Enterprises must embrace business composability to thrive through disruption in 2022 and beyond, according to Gartner’s survey of CIOs and technology executives.
Business composability is the mindset, technologies, and set of operating capabilities that enable organizations to innovate and adapt quickly to changing business needs. It is built on applying the key principle of modularity to business assets to achieve the scale and pace required of business ambition.
“Business composability is an antidote to volatility,” said Monika Sinha, research VP at Gartner. “Sixty-three percent of CIOs at organizations with high composability* reported superior business performance compared with peers or competitors in the past year. They are better able to pursue new value streams through technology, too.”
Investments in AI, cloud and security tech support business composability
Artificial intelligence (AI) and distributed cloud are the two main technologies that a majority of high-composability enterprises have already deployed or plan on deploying in 2022. These technologies are a catalyst for business composability because they enable modular technology capabilities.
Cyber and information security is at the top of the list of planned investments for 2022, with 66% of all respondents expecting to increase associated investments in the next year. This is followed by business intelligence/data analytics (51%) and cloud platforms (48%).
“There is a continued need to invest in cybersecurity as the environment becomes more challenging. A high level of composability would help an enterprise recover faster and potentially even minimize the effects of a cybersecurity incident,” said Sinha.
High-composability enterprises leverage IT better
On average, high-composability enterprises expect greater increases in revenue and IT budget in 2022 than their moderate-or low-composability peers. In 2022, CIOs and technology executives at high-composability enterprises expect their revenue and IT budgets to grow, on average, by 7.7% and 4.2%, respectively, while low-composability enterprises only expect both to increase by 3.4% and 3.1%, respectively.
“Most high-composability enterprises set up strategic planning and budgeting as a continuous and iterative activity to adjust to change more easily,” said Sinha. “Without big deficits to remedy elsewhere, CIOs can afford to invest in composability, especially for IT developers and business architects who can design in a composable manner.”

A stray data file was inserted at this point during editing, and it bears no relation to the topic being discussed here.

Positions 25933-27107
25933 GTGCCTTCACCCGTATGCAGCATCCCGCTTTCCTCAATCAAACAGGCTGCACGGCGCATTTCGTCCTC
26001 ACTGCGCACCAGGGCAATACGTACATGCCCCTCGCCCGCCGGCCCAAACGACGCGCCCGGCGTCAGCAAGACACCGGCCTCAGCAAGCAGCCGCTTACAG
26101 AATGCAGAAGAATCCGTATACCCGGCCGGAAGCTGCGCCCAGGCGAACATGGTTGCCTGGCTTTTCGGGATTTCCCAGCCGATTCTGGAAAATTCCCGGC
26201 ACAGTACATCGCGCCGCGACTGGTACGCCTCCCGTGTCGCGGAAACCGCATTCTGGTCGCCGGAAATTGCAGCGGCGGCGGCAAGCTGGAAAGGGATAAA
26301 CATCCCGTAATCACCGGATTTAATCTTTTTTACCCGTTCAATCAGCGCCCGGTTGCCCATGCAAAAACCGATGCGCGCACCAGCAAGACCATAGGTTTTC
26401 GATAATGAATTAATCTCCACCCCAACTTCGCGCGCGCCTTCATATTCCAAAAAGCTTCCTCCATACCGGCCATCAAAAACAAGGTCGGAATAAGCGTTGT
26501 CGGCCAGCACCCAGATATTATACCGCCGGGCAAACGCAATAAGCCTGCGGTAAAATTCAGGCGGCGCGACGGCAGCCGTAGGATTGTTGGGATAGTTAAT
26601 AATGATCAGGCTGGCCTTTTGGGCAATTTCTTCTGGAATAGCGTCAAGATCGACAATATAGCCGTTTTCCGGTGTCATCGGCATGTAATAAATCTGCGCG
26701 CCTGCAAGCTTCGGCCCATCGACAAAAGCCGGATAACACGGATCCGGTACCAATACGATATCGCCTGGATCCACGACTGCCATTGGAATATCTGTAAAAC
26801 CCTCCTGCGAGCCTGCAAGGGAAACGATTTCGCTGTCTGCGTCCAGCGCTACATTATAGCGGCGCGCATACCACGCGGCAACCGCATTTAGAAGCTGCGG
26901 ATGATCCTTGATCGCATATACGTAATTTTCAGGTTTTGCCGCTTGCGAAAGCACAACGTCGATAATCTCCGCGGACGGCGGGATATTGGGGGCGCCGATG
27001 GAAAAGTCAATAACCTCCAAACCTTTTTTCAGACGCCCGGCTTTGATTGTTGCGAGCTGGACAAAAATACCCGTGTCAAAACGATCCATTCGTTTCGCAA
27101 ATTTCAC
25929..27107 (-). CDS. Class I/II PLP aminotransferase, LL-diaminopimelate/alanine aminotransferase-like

Globally, IT budgets are expected to grow at the fastest rate in over ten years with an average growth of 3.6% in overall IT budget for 2022 reported among all survey respondents.
Three domains of business composability
With volatility serving as a business driver for the foreseeable future, CIOs are in a unique position to advance the three domains of business composability: composable thinking, composable business architecture and composable technology.
“Business composability isn’t uniformly high across the economy because it requires business thinking to be reinvented,” said Sinha. “Traditional business thinking views change as a risk, while composable thinking is the means to master the risk of accelerating change and to create new business value.”
CIOs leading high-composability enterprises recognize that business conditions often change, from customer demands to financial models, and empower the teams that are closest to the action to respond and re-form to those new conditions. For instance, over half of high-composability respondents said they promote a high-trust culture that encourages employees to independently make decisions – double the percentage of moderate- and six-times more than low-composability enterprises.
Composable business architecture
Industrial-era businesses were designed for stability and slow, predictable change. In the digital era, business architectures need to be designed for uncertainty and continuous change. Instead of optimizing for efficiency, the composable enterprise optimizes for adaptability. Systems, processes and workers no longer serve one predetermined use case or purpose.
“Digital business initiatives fail when business leaders commission projects from the IT organization and then shirk accountability for the implementation results, treating it as just another IT project,” said Sinha. “Instead, high-composability enterprises embrace distributed accountability for digital outcomes, reflecting a shift that most CIOs have been trying to make for several years, as well as creates multidisciplinary teams that blend business and IT units to drive business results.”
“Business runs on technology, but technology itself must be composable to run composable businesses,” said Sinha. “Composability needs to extend throughout the technology stack, from infrastructure that supports rapid integration of new systems and new partners to workplace technology that supports the exchange of ideas.”
The survey revealed that CIOs and technology executives in high-composability enterprises have pushed forward more aggressively when it comes to iterative technology development, sharing data across systems and people, and building out integration capabilities data, analytics and applications.
“CIOs at moderate-or low-composability enterprises must internalize these three domains of business composability to make their organization nimbler and well equipped to handle the rapidly changing business environment in which they operate,” said Sinha. “It’s a gradual, but imperative, process going into 2022 and beyond.”